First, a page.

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CAELA Currents August 2007


 

About CAELA Currents

This quarterly newsletter is published by the Center for Adult English Language Acquisition (CAELA) at the Center for Applied Linguistics and is offered free of charge. CAELA was created to help states build their capacity to promote English language learning and academic achievement of adults learning English. (See About CAELA)

If you have questions about topics presented or information that you would like us to consider including in the newsletter, please contact the editor at miriam@cal.org.

To subscribe to CAELA Currents, send a message to caela@cal.org. In the subject line write “Subscribe CAELA Currents.”

CAELA Currents is prepared with funding from the U.S. Department of Education, Office of Vocational and Adult Education, under contract no. ED-04-C0-0031/0001. The opinions expressed herein do not necessarily reflect the positions or policies of the U.S. Department of Education.

 

August 2007 Articles

Adult ESL Electronic Discussion List

Books

Briefs and Reports

Conferences

New and Upcoming from CAELA


Adult ESL Electronic Discussion List

To subscribe to the Adult English Language Learners discussion list, go to
www.nifl.gov/mailman/listinfo/Englishlanguage

The purpose of the discussion list is to provide a forum for teachers, administrators, and researchers who work with adults learning English as a second language to discuss instructional practices, program design, research, and policy. The list is operated by the National Institute for Literacy, funded by the Office of Vocational and Adult Education (OVAE), U.S. Department of Education, and is moderated by Lynda Terrill of CAELA. Three special week-long discussions with content experts took place in the spring 2007. Watch the CAELA Web site (www.cal.org/caela) for topics for upcoming discussions.

Teaching Writing to Adult English Language Learners
May 7-11, 2007
Facilitator: Sharon McKay

This discussion generated two major topic threads throughout the week. Participants contributed and responded to ideas of what works in teaching writing to beginning- and literacy-level students. The second thread topic was a discussion of writing standards for ESL writers. To read a summary of the discussion, click here. To read a biography of the guest facilitator, click here.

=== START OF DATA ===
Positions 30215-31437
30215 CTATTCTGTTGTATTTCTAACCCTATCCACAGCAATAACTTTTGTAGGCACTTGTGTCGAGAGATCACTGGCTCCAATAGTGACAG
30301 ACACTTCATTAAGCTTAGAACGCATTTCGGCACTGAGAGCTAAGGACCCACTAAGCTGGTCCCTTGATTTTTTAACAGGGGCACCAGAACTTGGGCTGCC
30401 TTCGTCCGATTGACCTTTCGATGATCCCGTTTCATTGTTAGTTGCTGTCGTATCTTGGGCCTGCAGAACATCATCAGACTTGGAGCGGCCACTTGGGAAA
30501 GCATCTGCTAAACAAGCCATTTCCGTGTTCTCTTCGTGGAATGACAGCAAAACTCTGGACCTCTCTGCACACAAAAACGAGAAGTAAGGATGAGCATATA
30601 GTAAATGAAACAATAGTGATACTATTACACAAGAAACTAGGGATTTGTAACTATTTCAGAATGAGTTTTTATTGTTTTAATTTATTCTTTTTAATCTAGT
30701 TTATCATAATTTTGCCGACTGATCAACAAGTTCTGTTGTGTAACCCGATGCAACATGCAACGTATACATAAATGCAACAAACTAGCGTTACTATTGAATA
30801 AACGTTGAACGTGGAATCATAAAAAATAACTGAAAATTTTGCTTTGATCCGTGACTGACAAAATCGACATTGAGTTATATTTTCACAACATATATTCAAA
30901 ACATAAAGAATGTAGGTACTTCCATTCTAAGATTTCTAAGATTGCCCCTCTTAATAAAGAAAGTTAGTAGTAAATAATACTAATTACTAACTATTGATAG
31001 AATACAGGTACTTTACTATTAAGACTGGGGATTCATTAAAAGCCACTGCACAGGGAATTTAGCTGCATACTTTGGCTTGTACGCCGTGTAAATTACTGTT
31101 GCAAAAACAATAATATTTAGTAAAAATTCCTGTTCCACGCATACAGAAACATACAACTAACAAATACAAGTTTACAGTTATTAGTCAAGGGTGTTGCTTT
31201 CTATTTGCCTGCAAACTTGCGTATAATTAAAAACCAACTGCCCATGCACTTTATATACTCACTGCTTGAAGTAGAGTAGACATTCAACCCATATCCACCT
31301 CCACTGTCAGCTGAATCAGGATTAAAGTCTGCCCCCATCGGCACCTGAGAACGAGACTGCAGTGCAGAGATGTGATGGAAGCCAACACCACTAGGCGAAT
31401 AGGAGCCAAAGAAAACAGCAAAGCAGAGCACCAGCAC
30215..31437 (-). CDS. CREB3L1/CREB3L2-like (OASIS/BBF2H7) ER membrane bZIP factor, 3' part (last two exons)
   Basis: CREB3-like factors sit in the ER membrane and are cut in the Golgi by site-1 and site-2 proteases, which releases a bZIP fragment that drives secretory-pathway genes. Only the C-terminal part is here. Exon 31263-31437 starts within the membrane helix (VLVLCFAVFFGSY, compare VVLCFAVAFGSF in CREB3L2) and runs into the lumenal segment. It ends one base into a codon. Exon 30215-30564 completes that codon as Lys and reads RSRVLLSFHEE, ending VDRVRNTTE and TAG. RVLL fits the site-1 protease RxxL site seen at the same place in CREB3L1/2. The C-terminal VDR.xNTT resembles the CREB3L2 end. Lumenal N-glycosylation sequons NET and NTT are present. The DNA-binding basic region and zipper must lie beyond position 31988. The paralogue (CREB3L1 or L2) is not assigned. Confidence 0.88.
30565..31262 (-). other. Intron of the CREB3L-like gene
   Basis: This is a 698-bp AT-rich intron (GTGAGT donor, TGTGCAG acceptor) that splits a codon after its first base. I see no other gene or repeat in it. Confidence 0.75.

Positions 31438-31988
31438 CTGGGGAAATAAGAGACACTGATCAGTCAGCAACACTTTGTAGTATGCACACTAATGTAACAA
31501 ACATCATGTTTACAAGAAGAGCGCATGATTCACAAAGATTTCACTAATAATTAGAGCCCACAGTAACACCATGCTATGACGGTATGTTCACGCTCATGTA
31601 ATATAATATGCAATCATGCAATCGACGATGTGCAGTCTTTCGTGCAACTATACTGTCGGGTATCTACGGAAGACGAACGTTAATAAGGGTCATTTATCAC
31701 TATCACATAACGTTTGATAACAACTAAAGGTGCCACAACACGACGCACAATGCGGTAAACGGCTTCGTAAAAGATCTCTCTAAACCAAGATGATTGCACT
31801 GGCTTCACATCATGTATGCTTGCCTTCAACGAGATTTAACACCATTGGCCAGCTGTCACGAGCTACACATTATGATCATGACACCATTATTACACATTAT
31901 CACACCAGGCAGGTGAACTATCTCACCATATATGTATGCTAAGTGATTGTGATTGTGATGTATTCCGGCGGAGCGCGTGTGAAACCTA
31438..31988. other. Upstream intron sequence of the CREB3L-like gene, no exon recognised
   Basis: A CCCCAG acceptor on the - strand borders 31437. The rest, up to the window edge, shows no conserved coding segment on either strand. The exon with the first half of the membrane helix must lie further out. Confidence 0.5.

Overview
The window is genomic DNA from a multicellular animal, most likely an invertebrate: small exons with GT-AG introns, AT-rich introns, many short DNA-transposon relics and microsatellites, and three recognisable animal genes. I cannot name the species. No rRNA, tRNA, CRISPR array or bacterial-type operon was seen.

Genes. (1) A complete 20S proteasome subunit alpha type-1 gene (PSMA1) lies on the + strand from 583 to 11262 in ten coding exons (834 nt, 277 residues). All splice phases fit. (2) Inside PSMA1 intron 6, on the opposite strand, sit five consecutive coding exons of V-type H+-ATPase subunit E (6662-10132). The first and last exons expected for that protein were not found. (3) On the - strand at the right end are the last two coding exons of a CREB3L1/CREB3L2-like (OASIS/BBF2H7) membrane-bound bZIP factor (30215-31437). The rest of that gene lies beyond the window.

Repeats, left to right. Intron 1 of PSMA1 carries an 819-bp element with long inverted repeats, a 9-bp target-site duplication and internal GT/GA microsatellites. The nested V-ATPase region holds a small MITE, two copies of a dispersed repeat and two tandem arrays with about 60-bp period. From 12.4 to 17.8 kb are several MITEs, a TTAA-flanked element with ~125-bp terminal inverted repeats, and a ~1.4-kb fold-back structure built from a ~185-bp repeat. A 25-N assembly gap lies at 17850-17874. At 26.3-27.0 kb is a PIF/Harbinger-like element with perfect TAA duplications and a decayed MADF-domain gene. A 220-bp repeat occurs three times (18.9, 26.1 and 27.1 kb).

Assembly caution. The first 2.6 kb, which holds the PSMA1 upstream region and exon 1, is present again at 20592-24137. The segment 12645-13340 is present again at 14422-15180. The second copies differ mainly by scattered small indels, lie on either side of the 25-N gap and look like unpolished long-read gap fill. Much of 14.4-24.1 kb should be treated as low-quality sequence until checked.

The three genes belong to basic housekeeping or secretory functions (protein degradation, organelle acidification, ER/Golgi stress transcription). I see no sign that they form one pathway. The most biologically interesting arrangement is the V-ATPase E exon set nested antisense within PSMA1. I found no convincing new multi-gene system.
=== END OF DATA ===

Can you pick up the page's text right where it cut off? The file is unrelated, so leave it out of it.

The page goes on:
Content Standards in Adult ESL        
May 21-25, 2007
Facilitators: Kirsten Schaetzel and Sarah Young

Kirsten Schaetzel and Sarah Young hosted a discussion on adult ESL content standards development, implementation, and training. A variety of questions, ideas, and suggestions were shared by practitioners and professional development staff in many states and programs, including CAELA states Arizona, Maryland, Nevada, Oklahoma, Texas, and Virginia. Although each state has undergone a different process for content standards development and implementation, some common ideas surfaced in the discussions: To read a summary of the discussion, click here. To read biographies of guest facilitators, click here.
 

Adult ESL in the Workplace        
April 16-20, 2007
Facilitators: Miriam Burt and Sharon McKay

The main topic of the discussion was the differing expectations for ESL workplace classes and for use of languages other than English at work. A few participants mentioned how important it was for all involved—immigrant workers, non-immigrant workers, managers, supervisors, and others—to have a clear view of the purposes of a workplace class and of realistic outcomes. Integral to this broad topic was the importance of clarifying the challenges and time involved in learning a second language to managers, supervisors, and to all involved in workplace education. To read the full summary of the discussion, click here. To read biographies of facilitators, click here


Books

ESL Classics: Songs for Learning English.
Maureen Stewart. Printed in Canada, 2006 (www.ESLclassics.com/)